EVANS: I think one thing to emphasize that’s key to my productivity is just that I love it. I get wildly excited by it. The particular habits—and I think that goes for everyone. When you love something, you commit to it.
Okay, I admit I’m a slightly intense and obsessive person. Maybe that’s come across. It was Monday, I think, that I noticed that Spain and Italy were different, and I just obsessively read on everything, and I wanted to understand it. I was consumed by it. It was Monday—I don’t think I ate breakfast until 5:00 PM. I was just too excited. I was too excited.
I couldn’t stop. I couldn’t do anything. I just had to know. It was this all-consuming intellectual cure. It’s just that desire to understand it. So, really, I think, for me, what’s important is finding something. I found what I like doing, I want to do it, I’m fascinated by it, and I just devote my life to it.
RAJAGOPALAN: I imagine that writing a book over a period of eight years also has like a bureaucratic and a drudgery aspect to it. It’s a little bit different from being all-consumed and writing a blog post. You do need to go back and do edits and fact checks and see if you got everything. I’m sure there are certain questions that some peer reviewers may raise, which are not that interesting, but you still have to delve and answer them. Or is that simply not the case in your experience?
EVANS: In every region of the world—now, maybe this is boring. On every region of the world, I just have a Word document where I write notes, and it’s all thematically organized under heading. I read books. I read a lot of books. Maybe in the past—over a year, maybe, in my Zotero, for example, I have 2,300 citations in my Zotero. That’s over 15 months.
I read a lot, and then I just make notes on them in a Word document. I think my notes on the Middle East now could be 600 pages. I just make notes, just rough notes, and then when I get to the end of studying a region, I’ll try to write that up in a 10,000-word chapter.
What I really enjoy, Shruti, what I really enjoy is blogging. This was Tyler Cowen’s idea. I responded that I never would have done it without Tyler Cowen’s suggestion. I really love it because it’s a small, bite-size project for me to get excited about a little idea and blog about it and engage with people.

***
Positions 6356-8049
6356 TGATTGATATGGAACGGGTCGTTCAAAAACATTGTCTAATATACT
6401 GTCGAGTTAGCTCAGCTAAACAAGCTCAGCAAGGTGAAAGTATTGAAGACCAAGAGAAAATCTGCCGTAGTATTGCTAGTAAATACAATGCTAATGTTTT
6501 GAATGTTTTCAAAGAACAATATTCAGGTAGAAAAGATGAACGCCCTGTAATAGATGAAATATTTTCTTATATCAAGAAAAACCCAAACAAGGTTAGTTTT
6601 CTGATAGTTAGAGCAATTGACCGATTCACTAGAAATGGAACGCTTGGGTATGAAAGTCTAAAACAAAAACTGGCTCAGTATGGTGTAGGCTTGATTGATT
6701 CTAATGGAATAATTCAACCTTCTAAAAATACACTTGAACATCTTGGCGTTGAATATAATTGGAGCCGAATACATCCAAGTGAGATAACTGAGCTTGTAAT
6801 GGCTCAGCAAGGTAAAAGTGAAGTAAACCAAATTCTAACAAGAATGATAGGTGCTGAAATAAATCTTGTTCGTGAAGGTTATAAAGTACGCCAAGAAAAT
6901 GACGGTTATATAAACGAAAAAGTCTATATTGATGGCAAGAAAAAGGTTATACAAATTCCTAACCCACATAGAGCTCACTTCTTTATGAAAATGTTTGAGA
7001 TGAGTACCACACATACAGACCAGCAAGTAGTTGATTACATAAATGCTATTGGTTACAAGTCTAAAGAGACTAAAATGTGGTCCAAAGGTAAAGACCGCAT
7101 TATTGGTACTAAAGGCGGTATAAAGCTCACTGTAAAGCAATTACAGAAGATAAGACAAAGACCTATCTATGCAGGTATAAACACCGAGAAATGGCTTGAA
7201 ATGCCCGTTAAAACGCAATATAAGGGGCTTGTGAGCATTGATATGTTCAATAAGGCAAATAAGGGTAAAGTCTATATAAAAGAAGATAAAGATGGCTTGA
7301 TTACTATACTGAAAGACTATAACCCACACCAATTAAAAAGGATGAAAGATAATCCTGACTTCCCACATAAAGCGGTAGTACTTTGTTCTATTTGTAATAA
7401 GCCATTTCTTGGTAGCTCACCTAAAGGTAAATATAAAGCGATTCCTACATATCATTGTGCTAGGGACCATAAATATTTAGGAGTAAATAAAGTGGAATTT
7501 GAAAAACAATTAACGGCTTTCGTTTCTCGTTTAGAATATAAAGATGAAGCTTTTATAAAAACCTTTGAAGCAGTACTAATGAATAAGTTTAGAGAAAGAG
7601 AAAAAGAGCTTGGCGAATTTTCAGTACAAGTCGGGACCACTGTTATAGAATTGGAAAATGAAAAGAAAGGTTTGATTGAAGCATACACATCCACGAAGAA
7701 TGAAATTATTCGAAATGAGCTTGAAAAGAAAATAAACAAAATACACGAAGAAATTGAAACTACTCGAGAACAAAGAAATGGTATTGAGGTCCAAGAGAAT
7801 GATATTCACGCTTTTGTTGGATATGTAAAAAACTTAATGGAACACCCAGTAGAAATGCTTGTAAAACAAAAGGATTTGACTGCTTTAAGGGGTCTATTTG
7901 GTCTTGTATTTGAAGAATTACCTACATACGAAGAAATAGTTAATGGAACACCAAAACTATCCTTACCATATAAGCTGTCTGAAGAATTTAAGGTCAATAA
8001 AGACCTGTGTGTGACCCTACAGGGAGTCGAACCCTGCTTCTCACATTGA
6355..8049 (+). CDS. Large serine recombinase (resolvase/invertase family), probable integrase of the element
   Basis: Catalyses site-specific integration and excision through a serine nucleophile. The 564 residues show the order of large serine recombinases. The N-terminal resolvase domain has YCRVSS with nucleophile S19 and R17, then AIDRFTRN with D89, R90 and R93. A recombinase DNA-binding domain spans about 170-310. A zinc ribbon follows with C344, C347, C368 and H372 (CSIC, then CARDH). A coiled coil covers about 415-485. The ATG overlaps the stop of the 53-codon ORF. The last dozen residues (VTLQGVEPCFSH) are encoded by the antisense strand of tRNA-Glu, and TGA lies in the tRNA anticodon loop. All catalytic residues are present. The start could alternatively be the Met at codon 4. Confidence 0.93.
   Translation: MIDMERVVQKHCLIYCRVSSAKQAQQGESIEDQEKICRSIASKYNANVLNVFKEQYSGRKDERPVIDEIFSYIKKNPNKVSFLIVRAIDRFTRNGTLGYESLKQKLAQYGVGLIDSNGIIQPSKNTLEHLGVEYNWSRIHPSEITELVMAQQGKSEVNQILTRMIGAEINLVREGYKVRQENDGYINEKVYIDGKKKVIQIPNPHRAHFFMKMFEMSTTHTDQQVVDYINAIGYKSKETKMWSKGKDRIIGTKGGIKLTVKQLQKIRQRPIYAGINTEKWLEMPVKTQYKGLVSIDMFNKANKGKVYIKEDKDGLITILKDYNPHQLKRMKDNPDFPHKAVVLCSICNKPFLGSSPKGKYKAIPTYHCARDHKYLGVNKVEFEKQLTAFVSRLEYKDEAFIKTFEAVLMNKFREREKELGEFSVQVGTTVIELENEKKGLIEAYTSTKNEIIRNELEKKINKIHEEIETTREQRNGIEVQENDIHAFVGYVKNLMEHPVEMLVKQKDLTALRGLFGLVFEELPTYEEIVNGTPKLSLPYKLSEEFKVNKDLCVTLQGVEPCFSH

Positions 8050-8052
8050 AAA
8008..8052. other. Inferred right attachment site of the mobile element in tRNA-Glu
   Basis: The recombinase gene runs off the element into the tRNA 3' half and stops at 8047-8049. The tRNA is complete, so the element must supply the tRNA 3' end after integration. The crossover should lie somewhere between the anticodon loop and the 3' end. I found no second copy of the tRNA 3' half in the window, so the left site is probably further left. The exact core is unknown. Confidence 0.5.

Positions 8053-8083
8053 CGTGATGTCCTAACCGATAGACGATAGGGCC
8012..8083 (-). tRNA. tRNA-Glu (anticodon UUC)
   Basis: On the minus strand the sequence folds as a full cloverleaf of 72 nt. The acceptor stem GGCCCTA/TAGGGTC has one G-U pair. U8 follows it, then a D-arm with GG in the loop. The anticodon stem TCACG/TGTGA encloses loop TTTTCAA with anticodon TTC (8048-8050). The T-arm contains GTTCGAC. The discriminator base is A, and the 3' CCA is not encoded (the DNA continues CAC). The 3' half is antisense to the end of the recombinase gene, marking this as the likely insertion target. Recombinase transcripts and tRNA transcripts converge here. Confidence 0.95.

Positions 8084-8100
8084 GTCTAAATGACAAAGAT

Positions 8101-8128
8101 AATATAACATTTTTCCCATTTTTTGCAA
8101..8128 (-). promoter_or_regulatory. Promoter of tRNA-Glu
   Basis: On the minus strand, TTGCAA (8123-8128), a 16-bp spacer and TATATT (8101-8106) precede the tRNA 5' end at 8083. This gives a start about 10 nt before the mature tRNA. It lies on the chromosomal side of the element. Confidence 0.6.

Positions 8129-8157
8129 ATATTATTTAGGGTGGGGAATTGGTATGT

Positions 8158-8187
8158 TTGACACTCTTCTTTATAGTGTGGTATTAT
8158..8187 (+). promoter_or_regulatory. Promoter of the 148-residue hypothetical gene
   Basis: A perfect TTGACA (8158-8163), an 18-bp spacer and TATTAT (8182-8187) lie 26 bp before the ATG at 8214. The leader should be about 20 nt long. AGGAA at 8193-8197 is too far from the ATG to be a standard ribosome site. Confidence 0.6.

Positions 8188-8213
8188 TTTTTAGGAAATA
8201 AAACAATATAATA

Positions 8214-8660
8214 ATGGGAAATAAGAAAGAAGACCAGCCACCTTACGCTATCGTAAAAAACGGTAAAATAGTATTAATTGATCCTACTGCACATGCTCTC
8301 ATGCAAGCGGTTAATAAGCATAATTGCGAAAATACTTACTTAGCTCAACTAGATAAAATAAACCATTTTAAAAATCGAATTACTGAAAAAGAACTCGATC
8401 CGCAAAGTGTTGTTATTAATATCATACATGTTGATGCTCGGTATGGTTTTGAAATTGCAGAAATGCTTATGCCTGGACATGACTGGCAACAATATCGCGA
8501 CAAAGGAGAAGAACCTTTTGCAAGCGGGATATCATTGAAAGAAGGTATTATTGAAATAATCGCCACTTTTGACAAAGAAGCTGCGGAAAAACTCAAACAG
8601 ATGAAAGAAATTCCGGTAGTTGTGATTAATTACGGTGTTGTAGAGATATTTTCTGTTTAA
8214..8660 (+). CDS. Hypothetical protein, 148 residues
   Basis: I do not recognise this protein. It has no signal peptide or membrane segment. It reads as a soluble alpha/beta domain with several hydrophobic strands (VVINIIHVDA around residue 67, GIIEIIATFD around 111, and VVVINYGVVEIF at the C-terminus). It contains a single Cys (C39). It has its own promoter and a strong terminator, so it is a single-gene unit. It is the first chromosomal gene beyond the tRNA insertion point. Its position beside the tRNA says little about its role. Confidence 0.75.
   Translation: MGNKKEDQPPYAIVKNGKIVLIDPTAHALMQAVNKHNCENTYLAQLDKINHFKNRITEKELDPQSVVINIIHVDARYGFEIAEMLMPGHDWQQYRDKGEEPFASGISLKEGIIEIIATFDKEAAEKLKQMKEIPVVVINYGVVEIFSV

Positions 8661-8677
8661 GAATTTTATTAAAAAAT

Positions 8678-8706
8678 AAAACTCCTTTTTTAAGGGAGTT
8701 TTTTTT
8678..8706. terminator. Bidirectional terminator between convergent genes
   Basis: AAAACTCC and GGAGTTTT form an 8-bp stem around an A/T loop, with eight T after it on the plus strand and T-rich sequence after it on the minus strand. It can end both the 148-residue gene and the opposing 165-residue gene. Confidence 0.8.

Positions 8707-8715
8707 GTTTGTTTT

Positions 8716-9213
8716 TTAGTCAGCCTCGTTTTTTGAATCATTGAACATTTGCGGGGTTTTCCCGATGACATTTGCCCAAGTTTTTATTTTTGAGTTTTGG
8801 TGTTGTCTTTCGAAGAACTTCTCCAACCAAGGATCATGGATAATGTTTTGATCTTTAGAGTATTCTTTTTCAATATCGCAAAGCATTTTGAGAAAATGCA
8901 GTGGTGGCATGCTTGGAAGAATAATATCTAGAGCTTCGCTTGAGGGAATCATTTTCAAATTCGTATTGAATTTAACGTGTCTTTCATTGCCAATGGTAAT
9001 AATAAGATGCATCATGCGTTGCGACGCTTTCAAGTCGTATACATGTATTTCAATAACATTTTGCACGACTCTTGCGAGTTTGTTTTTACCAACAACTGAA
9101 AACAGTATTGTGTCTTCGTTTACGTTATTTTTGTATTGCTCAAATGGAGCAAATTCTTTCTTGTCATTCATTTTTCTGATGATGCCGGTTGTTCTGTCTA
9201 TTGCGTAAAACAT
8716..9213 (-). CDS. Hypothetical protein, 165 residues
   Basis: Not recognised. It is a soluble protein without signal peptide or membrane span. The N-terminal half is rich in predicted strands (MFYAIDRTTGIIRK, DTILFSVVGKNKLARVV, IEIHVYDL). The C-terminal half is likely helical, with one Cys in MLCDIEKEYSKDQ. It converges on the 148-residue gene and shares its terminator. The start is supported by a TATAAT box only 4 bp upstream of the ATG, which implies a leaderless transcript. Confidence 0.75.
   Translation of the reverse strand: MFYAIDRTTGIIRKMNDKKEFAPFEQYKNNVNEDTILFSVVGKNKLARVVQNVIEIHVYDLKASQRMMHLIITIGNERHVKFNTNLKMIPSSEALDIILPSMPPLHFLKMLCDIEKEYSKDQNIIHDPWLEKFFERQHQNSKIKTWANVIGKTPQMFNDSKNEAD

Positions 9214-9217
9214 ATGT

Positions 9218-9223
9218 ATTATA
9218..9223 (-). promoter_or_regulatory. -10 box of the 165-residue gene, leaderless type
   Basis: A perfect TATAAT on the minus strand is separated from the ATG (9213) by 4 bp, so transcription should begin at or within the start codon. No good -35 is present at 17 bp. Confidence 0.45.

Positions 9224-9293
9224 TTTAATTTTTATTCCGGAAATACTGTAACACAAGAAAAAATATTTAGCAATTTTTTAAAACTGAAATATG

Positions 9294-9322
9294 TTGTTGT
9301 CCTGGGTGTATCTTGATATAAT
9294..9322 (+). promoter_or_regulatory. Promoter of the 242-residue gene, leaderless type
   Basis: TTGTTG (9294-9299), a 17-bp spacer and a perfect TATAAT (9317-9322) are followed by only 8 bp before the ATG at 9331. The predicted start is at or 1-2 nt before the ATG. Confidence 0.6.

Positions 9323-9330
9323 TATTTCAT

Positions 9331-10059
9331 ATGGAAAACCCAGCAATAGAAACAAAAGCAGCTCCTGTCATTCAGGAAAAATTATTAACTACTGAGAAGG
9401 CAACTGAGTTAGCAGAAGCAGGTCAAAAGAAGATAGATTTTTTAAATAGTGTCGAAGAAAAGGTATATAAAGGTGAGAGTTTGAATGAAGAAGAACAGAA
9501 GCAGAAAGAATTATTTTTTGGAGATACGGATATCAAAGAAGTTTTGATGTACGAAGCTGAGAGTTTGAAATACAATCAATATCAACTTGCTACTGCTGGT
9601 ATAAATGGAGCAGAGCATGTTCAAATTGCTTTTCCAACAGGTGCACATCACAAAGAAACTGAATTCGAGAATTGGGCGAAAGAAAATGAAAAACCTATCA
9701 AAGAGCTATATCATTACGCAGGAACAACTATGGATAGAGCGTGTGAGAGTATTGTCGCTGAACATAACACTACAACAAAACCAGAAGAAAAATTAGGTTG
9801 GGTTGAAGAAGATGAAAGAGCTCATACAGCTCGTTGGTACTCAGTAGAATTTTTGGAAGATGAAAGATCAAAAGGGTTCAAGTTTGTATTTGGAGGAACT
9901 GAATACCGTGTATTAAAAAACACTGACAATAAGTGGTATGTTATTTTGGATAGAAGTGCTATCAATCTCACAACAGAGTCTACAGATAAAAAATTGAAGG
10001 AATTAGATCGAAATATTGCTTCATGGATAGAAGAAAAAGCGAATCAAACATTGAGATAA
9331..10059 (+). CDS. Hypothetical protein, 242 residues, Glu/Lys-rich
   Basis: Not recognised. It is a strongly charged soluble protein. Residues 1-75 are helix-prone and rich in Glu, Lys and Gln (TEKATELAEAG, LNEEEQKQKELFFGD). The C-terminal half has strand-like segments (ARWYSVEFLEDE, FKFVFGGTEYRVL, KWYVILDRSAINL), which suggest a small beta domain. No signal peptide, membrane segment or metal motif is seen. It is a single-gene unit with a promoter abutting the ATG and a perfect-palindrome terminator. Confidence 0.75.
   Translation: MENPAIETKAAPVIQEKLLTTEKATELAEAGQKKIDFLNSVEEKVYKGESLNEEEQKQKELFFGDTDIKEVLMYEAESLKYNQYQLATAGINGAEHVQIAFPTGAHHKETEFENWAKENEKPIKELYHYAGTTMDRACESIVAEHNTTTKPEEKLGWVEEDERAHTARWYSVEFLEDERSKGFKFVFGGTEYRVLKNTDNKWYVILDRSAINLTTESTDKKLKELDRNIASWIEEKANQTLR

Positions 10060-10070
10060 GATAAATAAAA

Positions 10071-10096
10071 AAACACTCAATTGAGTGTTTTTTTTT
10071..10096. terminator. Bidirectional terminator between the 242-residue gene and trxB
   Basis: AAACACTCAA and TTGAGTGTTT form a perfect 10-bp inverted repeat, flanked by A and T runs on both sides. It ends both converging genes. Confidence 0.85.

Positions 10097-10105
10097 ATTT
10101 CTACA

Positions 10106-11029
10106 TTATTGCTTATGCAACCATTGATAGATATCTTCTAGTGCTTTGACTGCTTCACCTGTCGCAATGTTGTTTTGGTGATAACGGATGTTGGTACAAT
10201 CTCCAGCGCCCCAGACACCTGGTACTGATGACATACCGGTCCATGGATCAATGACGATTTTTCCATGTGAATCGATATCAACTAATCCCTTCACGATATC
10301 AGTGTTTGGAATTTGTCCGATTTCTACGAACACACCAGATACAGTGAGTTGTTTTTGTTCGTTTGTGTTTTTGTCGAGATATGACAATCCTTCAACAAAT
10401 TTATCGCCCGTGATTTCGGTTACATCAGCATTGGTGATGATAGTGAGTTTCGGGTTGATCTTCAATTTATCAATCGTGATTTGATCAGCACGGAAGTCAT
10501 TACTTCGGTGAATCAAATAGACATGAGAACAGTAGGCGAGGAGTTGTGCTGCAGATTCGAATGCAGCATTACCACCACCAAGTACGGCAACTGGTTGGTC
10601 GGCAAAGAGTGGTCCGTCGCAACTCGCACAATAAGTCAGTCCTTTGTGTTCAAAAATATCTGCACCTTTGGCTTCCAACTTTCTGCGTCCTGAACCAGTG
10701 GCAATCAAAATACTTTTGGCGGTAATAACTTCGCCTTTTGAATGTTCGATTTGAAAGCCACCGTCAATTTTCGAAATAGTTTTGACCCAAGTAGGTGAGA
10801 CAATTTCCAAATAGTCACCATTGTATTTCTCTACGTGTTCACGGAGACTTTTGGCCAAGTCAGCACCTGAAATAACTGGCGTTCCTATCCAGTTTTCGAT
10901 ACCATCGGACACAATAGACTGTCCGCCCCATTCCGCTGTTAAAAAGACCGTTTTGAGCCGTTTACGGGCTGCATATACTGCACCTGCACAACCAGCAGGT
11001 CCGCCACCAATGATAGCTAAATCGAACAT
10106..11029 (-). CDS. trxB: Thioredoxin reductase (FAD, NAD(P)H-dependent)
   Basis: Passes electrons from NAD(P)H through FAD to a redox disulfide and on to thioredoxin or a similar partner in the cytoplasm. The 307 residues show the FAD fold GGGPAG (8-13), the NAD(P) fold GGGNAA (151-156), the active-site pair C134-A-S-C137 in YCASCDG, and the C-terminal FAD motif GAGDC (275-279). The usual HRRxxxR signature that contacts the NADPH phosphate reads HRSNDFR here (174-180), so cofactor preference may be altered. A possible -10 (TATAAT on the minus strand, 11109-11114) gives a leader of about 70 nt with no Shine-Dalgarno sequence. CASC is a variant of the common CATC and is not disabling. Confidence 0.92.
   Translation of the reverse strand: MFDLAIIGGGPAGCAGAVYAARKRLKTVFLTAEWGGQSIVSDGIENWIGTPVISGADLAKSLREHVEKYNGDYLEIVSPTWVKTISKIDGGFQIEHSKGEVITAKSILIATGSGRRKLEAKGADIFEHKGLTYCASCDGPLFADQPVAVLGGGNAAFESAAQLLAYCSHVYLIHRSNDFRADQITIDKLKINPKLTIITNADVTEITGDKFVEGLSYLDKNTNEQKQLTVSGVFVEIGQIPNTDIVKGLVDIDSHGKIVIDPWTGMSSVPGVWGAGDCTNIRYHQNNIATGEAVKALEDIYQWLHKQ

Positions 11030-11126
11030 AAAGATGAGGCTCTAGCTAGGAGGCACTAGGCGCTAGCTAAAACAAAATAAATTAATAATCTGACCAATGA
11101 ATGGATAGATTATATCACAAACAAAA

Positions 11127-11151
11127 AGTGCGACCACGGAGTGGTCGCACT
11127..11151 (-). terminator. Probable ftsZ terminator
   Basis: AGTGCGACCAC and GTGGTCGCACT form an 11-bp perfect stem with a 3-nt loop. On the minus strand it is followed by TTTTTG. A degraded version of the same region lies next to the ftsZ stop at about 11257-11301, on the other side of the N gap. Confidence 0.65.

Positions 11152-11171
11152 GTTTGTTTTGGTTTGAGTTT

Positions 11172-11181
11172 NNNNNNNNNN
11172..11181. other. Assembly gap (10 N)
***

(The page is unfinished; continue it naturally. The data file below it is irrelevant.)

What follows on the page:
RAJAGOPALAN: What was his suggestion? Just so everyone else knows.
EVANS: Me, as a lowly academic, I thought, “Well, that sounds nice. Let me try and do it.” I just started the blog because I saw the advert for the prize. Now I love blogging. Now I’m a blogger. [chuckles]
RAJAGOPALAN: You are a blogger, and your blog comes perfectly referenced. It has more references than most people’s journal articles. It’s pretty special. Now, I know you don’t watch television.
RAJAGOPALAN: Normally, I ask people what I consider as my most important question, which is, what are you binge-watching during the pandemic? You are not binge-watching, so I’m going to ask you, what are you binge-reading, or what have you done during the pandemic to keep sane and keep occupied? Is it gardening, because I know you love nature and gardening?
EVANS: Oh, yes, I have a nice garden. Honestly, I spend most of my time just reading books. I don’t do much other than reading books.
RAJAGOPALAN: What have been some of the highlights of what you read in the last year?
EVANS: It’s just this project, this entire project I find fascinating. I do a little bit of exercise. One of my favorite things is running. I love the escapism and freedom, running in the countryside. I do enjoy the garden. Shruti, I’m a bit of an uncool nerd.
RAJAGOPALAN: You’re a very cool nerd.
RAJAGOPALAN: I think it’s just a question of being—you’re very singular in the pursuit.
EVANS: I accept that I am obsessive, intense and obsessive. I accept that.
RAJAGOPALAN: It’s going to give us a fantastic book, so I’m excited. Thank you so much for doing this. This was a pleasure.
EVANS: Shruti, thank you so much for having me. This was a treat.
RAJAGOPALAN: Thanks for listening to Ideas of India. If you enjoy this podcast, please help us grow by sharing with like-minded friends. You can connect with me on Twitter @srajagopalan. In the next episode of Ideas of India, I speak with Chinmay Tumbe about pandemics.